This summer Department of Special Collections @ Redwood City is host to seven students – two of whom have been working on longer term projects. They are each working on a specific processing and metadata (description) projects in order to make our collections accessible and, in some cases, more discoverable online.
Blog topic: Digitization
Adi Da (Bubba Free John) was a 20th century religious leader that studied English literature at Stanford, Joseph Campbell proposed a universal narrative that is mythopoetic, and host Michael Toms interviewed the latter and the early followers of the former in the embryonic episodes of the radio show New Dimensions.
Digital Library Systems and Services is hosting the second annual Digital Library Services Expo and all SUL staff are invited! This is a great opportunity to learn more about inside the DLSS organization, what's new on the service front, and examples of our collaborations with other SUL staff to develop and deliver library services.
It is scheduled for Thursday, April 19 from 1:00 - 4:00 PM. The event will take place in several rooms in Lathrop Library (370 and 470) and the East Asia Library (224). We will enjoy ice cream together after a series of tracked programs.
This is a guest post from Bob Fitch Project Archivist, Gurudarshan Khalsa.
We recently completed digitizing the many contact sheets in the Bob Fitch Photography Archive. Thanks Griselda Mercado! And thanks to Michelle Paquette and the team at the Digital Library Systems and Services, the contact sheets are now available online. The Bob Fitch Photography Archive consists of the work of photojournalist and activist Bob Fitch documenting the civil rights movement, farmworkers movement, peace movement and other social justice causes from the 1960s to the mid-2000s.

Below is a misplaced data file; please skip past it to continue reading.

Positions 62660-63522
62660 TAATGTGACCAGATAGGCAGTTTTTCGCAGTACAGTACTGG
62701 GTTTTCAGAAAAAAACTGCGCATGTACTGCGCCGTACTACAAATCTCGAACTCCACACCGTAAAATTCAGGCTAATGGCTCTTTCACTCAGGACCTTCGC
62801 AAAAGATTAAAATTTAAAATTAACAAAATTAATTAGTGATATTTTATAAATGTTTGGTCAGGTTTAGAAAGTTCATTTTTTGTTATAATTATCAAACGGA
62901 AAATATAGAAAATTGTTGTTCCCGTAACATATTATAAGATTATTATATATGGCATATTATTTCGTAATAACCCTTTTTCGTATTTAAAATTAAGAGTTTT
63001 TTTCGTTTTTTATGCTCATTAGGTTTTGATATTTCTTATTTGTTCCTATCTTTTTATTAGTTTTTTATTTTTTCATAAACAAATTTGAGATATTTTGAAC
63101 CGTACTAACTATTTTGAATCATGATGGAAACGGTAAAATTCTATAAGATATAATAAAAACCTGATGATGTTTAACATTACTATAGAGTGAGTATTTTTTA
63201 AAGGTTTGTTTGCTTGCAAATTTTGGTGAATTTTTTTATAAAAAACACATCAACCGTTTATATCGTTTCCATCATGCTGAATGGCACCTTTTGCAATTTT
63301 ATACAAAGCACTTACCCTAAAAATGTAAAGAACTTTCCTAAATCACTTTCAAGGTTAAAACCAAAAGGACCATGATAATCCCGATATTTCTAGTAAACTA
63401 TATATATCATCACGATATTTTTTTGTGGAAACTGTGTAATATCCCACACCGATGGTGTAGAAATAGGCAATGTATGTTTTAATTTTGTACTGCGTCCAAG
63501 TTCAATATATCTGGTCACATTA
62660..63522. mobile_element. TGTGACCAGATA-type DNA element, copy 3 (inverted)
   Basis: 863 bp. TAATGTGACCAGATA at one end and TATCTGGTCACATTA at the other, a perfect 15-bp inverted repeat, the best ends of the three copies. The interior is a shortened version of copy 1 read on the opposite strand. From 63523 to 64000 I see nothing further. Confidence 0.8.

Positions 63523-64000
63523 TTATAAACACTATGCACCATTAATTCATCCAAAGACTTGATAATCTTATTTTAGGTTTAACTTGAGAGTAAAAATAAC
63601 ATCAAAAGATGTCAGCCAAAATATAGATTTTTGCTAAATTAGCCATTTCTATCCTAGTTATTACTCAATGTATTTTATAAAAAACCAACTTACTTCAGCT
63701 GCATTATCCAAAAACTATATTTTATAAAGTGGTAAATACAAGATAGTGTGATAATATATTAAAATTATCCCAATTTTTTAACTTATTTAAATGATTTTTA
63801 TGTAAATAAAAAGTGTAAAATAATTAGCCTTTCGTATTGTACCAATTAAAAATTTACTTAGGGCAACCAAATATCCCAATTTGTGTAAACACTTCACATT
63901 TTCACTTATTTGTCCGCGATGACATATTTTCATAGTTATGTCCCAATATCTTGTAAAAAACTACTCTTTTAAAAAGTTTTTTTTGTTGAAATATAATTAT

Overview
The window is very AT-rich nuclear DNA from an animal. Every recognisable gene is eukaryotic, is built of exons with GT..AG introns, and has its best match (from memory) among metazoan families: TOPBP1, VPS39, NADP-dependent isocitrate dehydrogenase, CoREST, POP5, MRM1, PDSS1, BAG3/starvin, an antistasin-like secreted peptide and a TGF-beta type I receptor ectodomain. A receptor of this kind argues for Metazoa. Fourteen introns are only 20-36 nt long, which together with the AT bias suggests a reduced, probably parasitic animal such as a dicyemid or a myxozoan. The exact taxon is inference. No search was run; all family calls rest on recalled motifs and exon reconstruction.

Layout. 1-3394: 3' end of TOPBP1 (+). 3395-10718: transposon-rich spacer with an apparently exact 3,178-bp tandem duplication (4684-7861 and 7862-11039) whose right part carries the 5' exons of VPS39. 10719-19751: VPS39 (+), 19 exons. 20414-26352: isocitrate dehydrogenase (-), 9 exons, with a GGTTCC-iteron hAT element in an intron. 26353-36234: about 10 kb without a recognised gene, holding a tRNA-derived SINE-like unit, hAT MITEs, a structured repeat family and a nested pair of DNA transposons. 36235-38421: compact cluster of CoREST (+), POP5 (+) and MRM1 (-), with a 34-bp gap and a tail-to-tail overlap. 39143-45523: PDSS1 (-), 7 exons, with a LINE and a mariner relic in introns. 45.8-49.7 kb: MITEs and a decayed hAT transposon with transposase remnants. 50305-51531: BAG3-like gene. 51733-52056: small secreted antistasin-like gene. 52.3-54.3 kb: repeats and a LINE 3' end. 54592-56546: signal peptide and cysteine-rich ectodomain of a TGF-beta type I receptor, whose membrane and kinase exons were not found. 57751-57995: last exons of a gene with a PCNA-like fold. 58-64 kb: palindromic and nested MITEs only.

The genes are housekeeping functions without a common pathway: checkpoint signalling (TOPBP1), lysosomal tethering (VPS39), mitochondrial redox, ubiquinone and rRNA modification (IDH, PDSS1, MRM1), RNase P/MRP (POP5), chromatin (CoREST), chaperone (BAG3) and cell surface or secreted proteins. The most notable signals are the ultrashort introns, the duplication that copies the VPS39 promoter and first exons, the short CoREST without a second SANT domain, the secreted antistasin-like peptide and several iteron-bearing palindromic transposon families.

When Mexican graphic artist José Guadalupe Posada died in 1913 he could not have imagined that his satirical calaveras or skulls would become such a ubiquitous presence around Halloween, which happens to coincide with Mexico’s Day of the Dead or Día de muertos, mistranslated as Día de los Muertos and horrifies language purists.
The Stanford University Archives is pleased to announce the availability of 19 audiorecordings from the Russell and Sigurd Varian Papers. This digitization is a result of our most recent round of collaboration with the California Audiovisual Preservation Project (CAVPP). The CAVPP assists repositories by coordinating and funding digitization of materials deemed to be of “statewide significance” and at risk of loss due to physical condition and format obsolescence.
Ginsberg comes up fairly often in this blog (e.g. Rebecca Wingfield's recent post about "Howl" going up online), but the release of over 2000+ audio cassette recordings to SearchWorks is truly another cause for celebration. These recordings represent a staggering amount of primary source material associated with the Beat Generation, the bulk of which date from the 1970s to 1990s.